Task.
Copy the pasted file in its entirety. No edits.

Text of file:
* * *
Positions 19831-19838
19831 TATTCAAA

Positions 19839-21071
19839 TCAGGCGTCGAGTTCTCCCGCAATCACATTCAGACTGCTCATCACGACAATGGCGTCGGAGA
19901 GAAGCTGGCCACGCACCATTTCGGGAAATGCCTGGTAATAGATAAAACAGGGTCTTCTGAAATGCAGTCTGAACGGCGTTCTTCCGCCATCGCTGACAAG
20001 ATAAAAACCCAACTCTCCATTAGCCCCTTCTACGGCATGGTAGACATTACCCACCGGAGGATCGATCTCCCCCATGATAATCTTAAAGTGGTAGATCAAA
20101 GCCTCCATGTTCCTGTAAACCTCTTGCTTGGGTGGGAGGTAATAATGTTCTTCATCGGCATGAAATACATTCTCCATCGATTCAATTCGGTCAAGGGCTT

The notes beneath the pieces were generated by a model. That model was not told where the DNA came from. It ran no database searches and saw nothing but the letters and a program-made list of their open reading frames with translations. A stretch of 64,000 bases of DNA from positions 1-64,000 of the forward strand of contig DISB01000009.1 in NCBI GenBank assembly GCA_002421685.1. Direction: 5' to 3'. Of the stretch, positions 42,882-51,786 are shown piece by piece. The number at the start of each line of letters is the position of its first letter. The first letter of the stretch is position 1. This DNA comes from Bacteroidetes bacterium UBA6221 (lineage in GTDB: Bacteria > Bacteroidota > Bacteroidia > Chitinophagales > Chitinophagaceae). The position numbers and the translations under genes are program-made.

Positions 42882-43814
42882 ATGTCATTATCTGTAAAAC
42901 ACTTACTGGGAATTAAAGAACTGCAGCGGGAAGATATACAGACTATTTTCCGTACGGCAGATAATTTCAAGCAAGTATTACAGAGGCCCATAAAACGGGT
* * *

Positions 19831-19838
19831 TATTCAAA

Positions 19839-21071
19839 TCAGGCGTCGAGTTCTCCCGCAATCACATTCAGACTGCTCATCACGACAATGGCGTCGGAGA
19901 GAAGCTGGCCACGCACCATTTCGGGAAATGCCTGGTAATAGATAAAACAGGGTCTTCTGAAATGCAGTCTGAACGGCGTTCTTCCGCCATCGCTGACAAG
20001 ATAAAAACCCAACTCTCCATTAGCCCCTTCTACGGCATGGTAGACATTACCCACCGGAGGATCGATCTCCCCCATGATAATCTTAAAGTGGTAGATCAAA
20101 GCCTCCATGTTCCTGTAAACCTCTTGCTTGGGTGGGAGGTAATAATGTTCTTCATCGGCATGAAATACATTCTCCATCGATTCAATTCGGTCAAGGGCTT

The notes beneath the pieces were generated by a model. That model was not told where the DNA came from. It ran no database searches and saw nothing but the letters and a program-made list of their open reading frames with translations. A stretch of 64,000 bases of DNA from positions 1-64,000 of the forward strand of contig DISB01000009.1 in NCBI GenBank assembly GCA_002421685.1. Direction: 5' to 3'. Of the stretch, positions 42,882-51,786 are shown piece by piece. The number at the start of each line of letters is the position of its first letter. The first letter of the stretch is position 1. This DNA comes from Bacteroidetes bacterium UBA6221 (lineage in GTDB: Bacteria > Bacteroidota > Bacteroidia > Chitinophagales > Chitinophagaceae). The position numbers and the translations under genes are program-made.

Positions 42882-43814
42882 ATGTCATTATCTGTAAAAC
42901 ACTTACTGGGAATTAAAGAACTGCAGCGGGAAGATATACAGACTATTTTCCGTACGGCAGATAATTTCAAGCAAGTATTACAGAGGCCCATAAAACGGGT